- HRA GOS: this forecast is driven by the growth in the council rented housing stock, nominal GDP and social sector rents (with these rents being driven by CPI inflation from 2020);
- major repairs reserve (MRR): this forecast is driven by the growth in the council rented housing stock and nominal GDP; and
- HRA capital expenditure from revenue account (CERA): this forecast is driven by past trends, which are used in adjusting the jumping-off point. The forecast rises in line with our forecast for HRA GOS.
For the asset sales forecast, the main economic determinants are those that affect the demand for housing purchases via the price of the property and the purchasing power of the eligible population. They are:
Also reflected is the effective level of discount offered on the purchase of social properties by existing tenants.
Meanwhile, the non-RtB elements are driven by outturns and our forecasts for property transactions and house prices.
The most common assumptions used in other forecasts for PCs are to start from the latest outturn data on in-year estimates and grow the forecast in line with:
We utilise quarterly in-year information to test whether these assumptions seem to be producing a sensible view for the current year, and whether they therefore constitute reasonable assumptions for later forecast years. (These data are however subject to limitations and potentially subject to significant revision by the time quarterly outturns are finalised.)
Main forecast judgements
Capital spending can be subject to significant year-to-year fluctuations. Since we typically do not know in advance whether such fluctuations are likely to be upward or downward, our forecasts tend to assume the year-to-year pattern is fairly smooth (albeit with occasional step changes when the timing and size of one-off events can be predicted with sufficient confidence). Other year-to-year fluctuations that materialise but were not forecast often reflect unforeseen, and sometimes unforeseeable, events or timing effects. Our central forecasts are largely built on simple judgements about the evolution of certain spending and GOS items, in the knowledge that outturns will typically show much greater year-to-year volatility – in both directions – than our forecasts. (At the latest forecast, around a quarter of total PC GOS in 2016-17 came from forecast elements that are solely assumption-driven.)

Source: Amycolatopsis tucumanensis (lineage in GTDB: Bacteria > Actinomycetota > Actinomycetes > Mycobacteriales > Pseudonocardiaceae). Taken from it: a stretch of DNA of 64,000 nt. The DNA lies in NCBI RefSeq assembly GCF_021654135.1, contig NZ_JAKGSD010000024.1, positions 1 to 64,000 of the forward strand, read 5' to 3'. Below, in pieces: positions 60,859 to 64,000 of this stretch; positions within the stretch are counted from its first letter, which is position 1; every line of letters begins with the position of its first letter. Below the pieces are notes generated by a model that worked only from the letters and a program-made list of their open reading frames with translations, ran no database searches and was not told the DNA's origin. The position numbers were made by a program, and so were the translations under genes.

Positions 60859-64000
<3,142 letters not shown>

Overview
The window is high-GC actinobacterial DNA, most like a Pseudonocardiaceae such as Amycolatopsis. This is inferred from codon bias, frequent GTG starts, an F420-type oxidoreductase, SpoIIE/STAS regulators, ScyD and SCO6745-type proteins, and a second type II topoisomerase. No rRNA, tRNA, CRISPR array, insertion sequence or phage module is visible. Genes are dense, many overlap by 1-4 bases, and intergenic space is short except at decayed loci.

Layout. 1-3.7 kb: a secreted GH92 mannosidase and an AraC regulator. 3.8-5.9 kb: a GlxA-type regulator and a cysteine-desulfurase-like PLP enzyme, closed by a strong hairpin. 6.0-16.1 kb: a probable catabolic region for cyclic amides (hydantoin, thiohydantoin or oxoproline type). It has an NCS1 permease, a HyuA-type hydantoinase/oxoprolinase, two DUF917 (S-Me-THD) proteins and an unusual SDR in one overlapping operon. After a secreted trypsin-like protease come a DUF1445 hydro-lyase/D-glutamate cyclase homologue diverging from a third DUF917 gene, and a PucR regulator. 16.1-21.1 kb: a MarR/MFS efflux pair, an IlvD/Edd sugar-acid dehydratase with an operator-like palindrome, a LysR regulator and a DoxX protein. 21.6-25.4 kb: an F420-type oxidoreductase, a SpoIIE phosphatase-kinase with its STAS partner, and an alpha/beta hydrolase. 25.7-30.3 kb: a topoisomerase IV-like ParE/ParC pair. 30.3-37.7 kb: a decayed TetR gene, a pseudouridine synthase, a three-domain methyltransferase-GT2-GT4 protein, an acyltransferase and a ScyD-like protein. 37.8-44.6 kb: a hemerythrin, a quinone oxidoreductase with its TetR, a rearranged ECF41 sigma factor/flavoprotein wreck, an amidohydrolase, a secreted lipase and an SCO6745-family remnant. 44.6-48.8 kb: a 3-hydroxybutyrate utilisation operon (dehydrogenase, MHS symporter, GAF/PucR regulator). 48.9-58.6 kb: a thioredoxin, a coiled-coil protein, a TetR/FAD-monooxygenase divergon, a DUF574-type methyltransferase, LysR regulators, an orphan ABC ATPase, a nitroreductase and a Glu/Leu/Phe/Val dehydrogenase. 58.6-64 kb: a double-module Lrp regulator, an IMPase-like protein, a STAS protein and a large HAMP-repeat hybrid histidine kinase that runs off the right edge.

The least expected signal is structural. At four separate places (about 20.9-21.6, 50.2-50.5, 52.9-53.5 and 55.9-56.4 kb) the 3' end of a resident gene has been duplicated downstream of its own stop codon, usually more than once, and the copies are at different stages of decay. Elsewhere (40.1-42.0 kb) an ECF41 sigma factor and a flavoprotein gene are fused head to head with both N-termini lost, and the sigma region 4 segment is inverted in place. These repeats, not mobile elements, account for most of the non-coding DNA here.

The main forms of assumption we use include:
- grow in line with recent trends;
- grow in line with related items (for example, some HRA spending items increasing in line with projected HRA GOS and the council rented housing stock);
- grow in line with latest business plans;
- remain flat in cash terms;
- grow in line with nominal GDP; or
- grow in line with CPI inflation (thereby remaining flat in real terms).
A judgement is taken using recent data on which of the above methods seems most appropriate for each individual public corporation capital spending or GOS line that is forecast in this manner. These are reviewed ahead of each forecast.
Our asset sales forecast assumes recent trends in housing sales serve as a reasonable proxy for future years, although allowance is made for the effect of future interest rates, house price inflation and the general state of the economy (all of which contribute to demand).